Violet-crowned Hummingbird (Amazilia violiceps)

Violet-crowned Hummingbird

[order] APODIFORMES | [family] Trochilidae | [latin] Amazilia violiceps | [UK] Violet-crowned Hummingbird | [FR] Ariane a couronne violette | [DE] Violettscheitelamazilie | [ES] Amazilia Coronivioleta | [NL] Violetkruinkolibrie


Genus Species subspecies Breeding Range Breeding Range 2 Non Breeding Range
Amazilia violiceps NA, MA sw USA to sw Mexico
Amazilia violiceps ellioti sw USA to nw and c Mexico
Amazilia violiceps violiceps sw Mexico

Physical charateristics

A rather large hummer with immaculate white underparts, including the throat; bill red, with a black tip. Sexes similar, but crown violet-blue in male, dull greenish blue in female and immature. No iridescent gorget on male.

Listen to the sound of Violet-crowned Hummingbird

[audio: Hummingbird.mp3]

Copyright remark: Most sounds derived from xeno-canto

wingspan min.: 0 cm wingspan max.: 0 cm
size min.: 10 cm size max.: 11 cm
incubation min.: 0 days incubation max.: 0 days
fledging min.: 0 days fledging max.: 0 days
broods: 1   eggs min.: 2  
      eggs max.: 3  


North America, Middle America : Southwest USA to Southwest Mexico


Sycamore groves in canyons, streamside woods.
In its limited range in the United States, found mostly near groves of tall trees (especially sycamores and cottonwoods) with brushy understory, along flowing streams through the lowlands or lower parts of canyons.


Breeding behavior not well known. Has a squeaky song, heard especially at dawn in breeding season. In Arizona, most nesting is in mid to late summer.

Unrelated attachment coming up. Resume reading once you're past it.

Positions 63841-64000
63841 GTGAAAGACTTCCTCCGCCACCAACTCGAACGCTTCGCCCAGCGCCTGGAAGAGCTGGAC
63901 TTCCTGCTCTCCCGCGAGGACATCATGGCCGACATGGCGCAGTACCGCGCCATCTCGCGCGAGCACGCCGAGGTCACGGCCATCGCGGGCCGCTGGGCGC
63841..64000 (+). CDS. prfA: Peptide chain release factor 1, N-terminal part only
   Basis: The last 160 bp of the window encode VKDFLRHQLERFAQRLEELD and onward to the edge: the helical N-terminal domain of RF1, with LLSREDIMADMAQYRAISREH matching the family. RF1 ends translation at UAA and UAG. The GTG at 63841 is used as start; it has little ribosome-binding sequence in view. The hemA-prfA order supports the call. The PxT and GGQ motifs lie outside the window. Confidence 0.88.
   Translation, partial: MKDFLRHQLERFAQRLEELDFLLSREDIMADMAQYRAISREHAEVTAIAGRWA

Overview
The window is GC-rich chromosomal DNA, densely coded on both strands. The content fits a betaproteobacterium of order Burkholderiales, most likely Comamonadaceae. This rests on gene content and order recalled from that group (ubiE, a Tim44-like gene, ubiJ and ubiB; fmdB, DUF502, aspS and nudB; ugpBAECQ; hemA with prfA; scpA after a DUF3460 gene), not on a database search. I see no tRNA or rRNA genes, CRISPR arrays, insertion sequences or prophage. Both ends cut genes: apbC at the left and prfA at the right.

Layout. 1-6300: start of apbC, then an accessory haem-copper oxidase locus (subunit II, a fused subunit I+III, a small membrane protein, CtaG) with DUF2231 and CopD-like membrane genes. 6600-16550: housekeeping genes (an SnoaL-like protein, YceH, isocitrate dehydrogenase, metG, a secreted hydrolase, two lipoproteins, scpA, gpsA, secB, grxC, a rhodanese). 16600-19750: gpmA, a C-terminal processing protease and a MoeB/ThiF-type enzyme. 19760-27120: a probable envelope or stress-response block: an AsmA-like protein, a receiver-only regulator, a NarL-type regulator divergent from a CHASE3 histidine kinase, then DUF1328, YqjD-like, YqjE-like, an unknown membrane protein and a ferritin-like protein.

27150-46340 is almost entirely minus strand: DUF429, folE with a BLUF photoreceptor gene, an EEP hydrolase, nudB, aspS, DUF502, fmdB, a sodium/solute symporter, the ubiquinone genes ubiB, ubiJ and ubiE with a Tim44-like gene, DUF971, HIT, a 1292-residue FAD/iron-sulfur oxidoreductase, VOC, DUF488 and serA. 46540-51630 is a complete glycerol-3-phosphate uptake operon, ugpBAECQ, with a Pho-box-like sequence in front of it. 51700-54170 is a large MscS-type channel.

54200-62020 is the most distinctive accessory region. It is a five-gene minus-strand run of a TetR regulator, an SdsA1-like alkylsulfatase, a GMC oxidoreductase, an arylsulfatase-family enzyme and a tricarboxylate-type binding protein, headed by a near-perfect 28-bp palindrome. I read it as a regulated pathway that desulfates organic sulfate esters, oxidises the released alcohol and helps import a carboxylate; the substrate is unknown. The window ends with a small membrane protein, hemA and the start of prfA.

Nest: Site is in deciduous tree, especially sycamore, or large shrub; placed on horizontal branch or in forked twig, in open but shaded spot, 4-
40′ above the ground, typically about 20′ up. Nest (probably built by female alone) is a cup of cottony plant down and other fibers, bound together with spider webs, lined with fine plant down. Outside of nest is camouflaged with lichens, small twigs.

Eggs: 2. White. Incubation probably by female alone; incubation period not well known, probably 2 weeks or more.
Young: Probably fed by female only. Adult provides food by inserting bill in open mouth of young, then regurgitating items from crop. Development of young and age at first flight not well known.

Feeding habits

Mostly nectar and small insects. Feeds on nectar from flowers, especially long tubular flowers. Will feed on sugar-water mixtures and oozing sap. Eats many small insects and spiders.
Takes nectar while hovering at flowers; will also perch while feeding if a perch is convenient. Takes tiny insects caught in midair (or sometimes gleaned from foliage), flying out from a perch or hovering over streams to capture them. Readily comes to hu
mmingbird feeders.


This species has a very large range, and hence does not approach the thresholds for Vulnerable under the range size criterion (Extent of Occurrence <20,000 km2 combined with a declining or fluctuating range size, habitat extent/quality, or population size and a small number of locations or severe fragmentation). The population trend is not known, but the population is not believed to be decreasing sufficiently rapidly to approach the thresholds under the population trend criterion (>30% decline over ten years or three generations). The population size is extremely large, and hence does not approach the thresholds for Vulnerable under the population size criterion (<10,000 mature individuals with a continuing decline estimated to be >10% in ten years or three generations, or with a specified population structure). For these reasons the species is evaluated as Least Concern.
Violet-crowned Hummingbird status Least Concern


Mainly Sonora to Oaxaca, Mexico. Breeds in Guadalupe Canyon and elsewhere in southeastern Arizona, southwestern New Mexico. Migration: Probably permanent resident over most of its range, but present in
United States mostly in summer (a few have been known to winter).

Distribution map

Violet-crowned Hummingbird distribution range map

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